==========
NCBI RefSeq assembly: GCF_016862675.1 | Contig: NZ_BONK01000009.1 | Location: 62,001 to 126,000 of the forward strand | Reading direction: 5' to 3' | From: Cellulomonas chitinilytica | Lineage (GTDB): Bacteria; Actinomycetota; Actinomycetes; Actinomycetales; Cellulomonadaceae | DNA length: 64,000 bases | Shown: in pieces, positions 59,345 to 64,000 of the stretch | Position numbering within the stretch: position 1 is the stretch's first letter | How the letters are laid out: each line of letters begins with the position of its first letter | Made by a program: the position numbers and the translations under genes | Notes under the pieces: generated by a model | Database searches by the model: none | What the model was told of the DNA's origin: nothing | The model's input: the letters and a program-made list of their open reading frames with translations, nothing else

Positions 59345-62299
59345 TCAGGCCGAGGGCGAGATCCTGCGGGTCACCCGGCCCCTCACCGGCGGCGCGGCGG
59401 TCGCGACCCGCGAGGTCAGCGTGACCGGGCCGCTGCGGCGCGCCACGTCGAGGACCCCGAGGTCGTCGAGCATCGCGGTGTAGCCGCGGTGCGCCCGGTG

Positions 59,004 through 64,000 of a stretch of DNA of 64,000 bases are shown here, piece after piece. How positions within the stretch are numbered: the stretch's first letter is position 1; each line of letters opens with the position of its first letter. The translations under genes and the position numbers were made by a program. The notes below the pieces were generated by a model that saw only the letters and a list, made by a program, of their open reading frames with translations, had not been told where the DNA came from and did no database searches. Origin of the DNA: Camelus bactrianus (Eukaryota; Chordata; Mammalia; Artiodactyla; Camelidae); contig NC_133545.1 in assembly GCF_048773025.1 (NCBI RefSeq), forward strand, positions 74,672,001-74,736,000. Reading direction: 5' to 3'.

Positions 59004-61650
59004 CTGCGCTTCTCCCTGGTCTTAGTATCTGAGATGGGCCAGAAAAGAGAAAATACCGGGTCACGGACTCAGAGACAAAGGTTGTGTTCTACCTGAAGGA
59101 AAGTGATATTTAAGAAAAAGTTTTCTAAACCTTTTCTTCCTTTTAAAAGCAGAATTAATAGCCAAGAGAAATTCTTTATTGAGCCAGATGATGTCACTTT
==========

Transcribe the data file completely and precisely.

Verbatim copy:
NCBI RefSeq assembly: GCF_016862675.1 | Contig: NZ_BONK01000009.1 | Location: 62,001 to 126,000 of the forward strand | Reading direction: 5' to 3' | From: Cellulomonas chitinilytica | Lineage (GTDB): Bacteria; Actinomycetota; Actinomycetes; Actinomycetales; Cellulomonadaceae | DNA length: 64,000 bases | Shown: in pieces, positions 59,345 to 64,000 of the stretch | Position numbering within the stretch: position 1 is the stretch's first letter | How the letters are laid out: each line of letters begins with the position of its first letter | Made by a program: the position numbers and the translations under genes | Notes under the pieces: generated by a model | Database searches by the model: none | What the model was told of the DNA's origin: nothing | The model's input: the letters and a program-made list of their open reading frames with translations, nothing else

Positions 59345-62299
59345 TCAGGCCGAGGGCGAGATCCTGCGGGTCACCCGGCCCCTCACCGGCGGCGCGGCGG
59401 TCGCGACCCGCGAGGTCAGCGTGACCGGGCCGCTGCGGCGCGCCACGTCGAGGACCCCGAGGTCGTCGAGCATCGCGGTGTAGCCGCGGTGCGCCCGGTG

Positions 59,004 through 64,000 of a stretch of DNA of 64,000 bases are shown here, piece after piece. How positions within the stretch are numbered: the stretch's first letter is position 1; each line of letters opens with the position of its first letter. The translations under genes and the position numbers were made by a program. The notes below the pieces were generated by a model that saw only the letters and a list, made by a program, of their open reading frames with translations, had not been told where the DNA came from and did no database searches. Origin of the DNA: Camelus bactrianus (Eukaryota; Chordata; Mammalia; Artiodactyla; Camelidae); contig NC_133545.1 in assembly GCF_048773025.1 (NCBI RefSeq), forward strand, positions 74,672,001-74,736,000. Reading direction: 5' to 3'.

Positions 59004-61650
59004 CTGCGCTTCTCCCTGGTCTTAGTATCTGAGATGGGCCAGAAAAGAGAAAATACCGGGTCACGGACTCAGAGACAAAGGTTGTGTTCTACCTGAAGGA
59101 AAGTGATATTTAAGAAAAAGTTTTCTAAACCTTTTCTTCCTTTTAAAAGCAGAATTAATAGCCAAGAGAAATTCTTTATTGAGCCAGATGATGTCACTTT